May 24- 30, 2003
"Uberground is a new art space and trans-cultural playground in Rotterdam, open for the public on a regular basis for shows and salon events." The theme of the salon is "computerfinearts.com, a net-art collection, 1999-2003" with guest Mr. Doron Golan, art collector and artist from New York CityUSA.
"Uberground events deal with new media, architecture, design, experimental art, theory, performance, music, social issues and things on or over the edge." The organizers would like to extend a further invitation to all curators and artists interested in organizing future events in Uberground."
:: Garrett Lynch ::
404 object not found is a congress that will be held in June in Dortmund Germany). The subject is preservation of new-media art, and as the name suggests, it has a special focus on the net. On the links page of the site, there's a huge list of URLs pointing to online digital (art) archives. The list exists through rather institutional-type art archives.
When we talk about new media or net art presently, it is hard to say which work will be important or influential in the future. For that reason, I missed what's probably the most import archive on the 404 links list: the way back machine. This project tries to archive the whole Internet, has a very huge database and has a search engine where a lot of lost URLs can be found—e.g. old Rhizome and Nettime pages.
Unfortunately, this doesn't work for all URLs. For example, while talking with somebody recently about one of the pieces that inspired me to do interactive sound engines, I discovered that I wasn't able to find the particular work (made by FSOL) through Google, even though I could find dead links on some old sites that were pointing to the specific URL (http://raft.vmg.co.uk/fsol/) where the work had once been. So I went to waybackmachine.org and typed in that URL. Although I discovered some remnants of the site, the piece that I looked for wasn't available.
So, you can conclude that, though it is far perfect, the largest net archive is well worth a look when you are searching for something that seems to be lost, especially when you look for older works (1994/1995).
:: Peter Luining ::
Entropy8Zuper! has created a set of abstract filmic narratives called Wirefire, which are currently being featured at Computer Fine Arts. The first project was launched in September of 2000, and a new installment has been added to the ongoing series every few months since then. When one enters the website, a random narrative is presented; all installments start with the same introduction of a pixelated hand squeezing a nipple. When moving the mouse around, one can find two clickable buttons. One button offers a new piece at random, while the other offers the list of all movies according to the dates when they were made.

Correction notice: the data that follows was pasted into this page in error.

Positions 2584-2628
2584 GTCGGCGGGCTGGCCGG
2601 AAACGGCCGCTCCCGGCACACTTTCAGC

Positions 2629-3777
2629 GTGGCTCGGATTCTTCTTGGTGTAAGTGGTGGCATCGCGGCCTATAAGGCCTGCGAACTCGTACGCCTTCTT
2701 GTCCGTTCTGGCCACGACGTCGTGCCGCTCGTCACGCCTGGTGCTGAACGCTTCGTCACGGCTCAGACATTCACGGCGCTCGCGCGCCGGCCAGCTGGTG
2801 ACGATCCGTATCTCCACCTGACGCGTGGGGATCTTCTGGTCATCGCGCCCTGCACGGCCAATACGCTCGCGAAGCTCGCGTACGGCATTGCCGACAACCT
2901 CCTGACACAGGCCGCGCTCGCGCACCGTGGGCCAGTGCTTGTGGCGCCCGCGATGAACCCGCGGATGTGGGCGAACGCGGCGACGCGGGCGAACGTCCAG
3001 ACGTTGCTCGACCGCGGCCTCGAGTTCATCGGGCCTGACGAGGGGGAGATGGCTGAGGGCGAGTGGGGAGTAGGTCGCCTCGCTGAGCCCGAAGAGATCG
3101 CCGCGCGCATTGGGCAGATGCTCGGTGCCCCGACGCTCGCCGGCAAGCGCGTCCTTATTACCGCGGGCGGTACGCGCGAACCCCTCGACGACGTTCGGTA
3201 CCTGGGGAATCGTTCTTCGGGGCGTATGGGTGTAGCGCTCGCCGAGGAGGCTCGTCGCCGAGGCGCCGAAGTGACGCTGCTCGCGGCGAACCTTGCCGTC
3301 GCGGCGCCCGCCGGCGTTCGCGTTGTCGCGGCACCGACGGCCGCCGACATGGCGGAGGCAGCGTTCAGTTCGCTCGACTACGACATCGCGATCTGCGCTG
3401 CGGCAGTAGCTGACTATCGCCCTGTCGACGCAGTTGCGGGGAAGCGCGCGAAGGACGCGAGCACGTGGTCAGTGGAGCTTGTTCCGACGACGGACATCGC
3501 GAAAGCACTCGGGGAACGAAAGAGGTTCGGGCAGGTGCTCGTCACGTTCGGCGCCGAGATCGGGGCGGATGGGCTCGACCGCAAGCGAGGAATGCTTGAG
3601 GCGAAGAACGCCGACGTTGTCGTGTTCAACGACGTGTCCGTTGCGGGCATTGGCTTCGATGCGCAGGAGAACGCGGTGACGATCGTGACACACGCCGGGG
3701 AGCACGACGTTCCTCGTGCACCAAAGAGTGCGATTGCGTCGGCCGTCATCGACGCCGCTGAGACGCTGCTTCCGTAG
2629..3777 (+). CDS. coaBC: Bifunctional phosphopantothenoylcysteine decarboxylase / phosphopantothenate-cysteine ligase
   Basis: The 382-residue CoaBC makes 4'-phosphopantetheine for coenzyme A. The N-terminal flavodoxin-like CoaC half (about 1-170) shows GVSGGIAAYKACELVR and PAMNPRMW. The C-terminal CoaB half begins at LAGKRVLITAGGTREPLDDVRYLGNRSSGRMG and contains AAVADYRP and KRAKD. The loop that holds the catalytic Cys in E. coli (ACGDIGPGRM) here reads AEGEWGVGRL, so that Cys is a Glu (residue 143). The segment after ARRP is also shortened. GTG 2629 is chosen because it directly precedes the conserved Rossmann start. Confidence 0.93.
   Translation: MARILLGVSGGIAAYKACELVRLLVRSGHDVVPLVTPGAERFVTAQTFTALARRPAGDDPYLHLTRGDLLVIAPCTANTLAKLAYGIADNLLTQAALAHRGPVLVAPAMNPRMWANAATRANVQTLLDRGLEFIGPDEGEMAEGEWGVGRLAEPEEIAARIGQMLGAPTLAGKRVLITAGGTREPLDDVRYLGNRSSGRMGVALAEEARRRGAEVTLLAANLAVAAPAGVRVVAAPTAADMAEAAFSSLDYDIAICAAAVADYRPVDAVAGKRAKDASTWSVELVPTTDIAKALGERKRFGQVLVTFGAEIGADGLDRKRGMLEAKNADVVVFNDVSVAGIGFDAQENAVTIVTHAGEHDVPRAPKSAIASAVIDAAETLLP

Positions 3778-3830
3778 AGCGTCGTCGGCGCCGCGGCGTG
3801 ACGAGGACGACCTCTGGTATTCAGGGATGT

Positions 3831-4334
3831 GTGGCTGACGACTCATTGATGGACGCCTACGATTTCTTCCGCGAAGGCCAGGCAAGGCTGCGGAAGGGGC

Wirefire is yet another net project relying directly on cinematic language. One might even ask why these short movies should be considered net art at all when they are clearly in line with experimental film language. Would they not function much better in a film setting? The answers to these questions lie in the presentation itself. When one enters the project, a random narrative is offered. Once inside, one can choose directly or randomly from the database. The open-endedness of the presentation itself makes the project inherently net art; and because of their specific dependency on database logic,* the animations become further problematized. I suggest visiting the website several times. I usually analyze websites very quickly but Wirefire challenged me over and over again. The net project is painfully exquisite.
*See Lev Manovich. "The Database Logic," The Language of New Media, (New York: MIT, 2000) pp.218-243
:: Eduardo Navas ::
"Lab 3D," an exhibition of six 3D-based installations, is currently taking place at the "Cornerhouse" in Manchester, England and runs until the 06/20/03. The exhibition shows some cutting edge 3D-based art works and gives visitors / users the chance to "immerse themselves in the world of the dimensionalized Internet and the landscape of the computer game."
As part of the exhibition "Web3D Art 2003" "an international, juried show of 25 online projects from artists, researchers and students from more than 10 countries" is accessible to those who can't make it to the show to see the installation work. There isn't the usual techie created VRML worlds -- all savvy and no-style -- that one would usually expect to find -- a few very interesting pieces instead. Still I'm as convinced that this is the way the internet will go in the future as much as I'm convinced about the whole 'internet becoming [an] interactive TV thing,' which is very little.
:: Garrett Lynch ::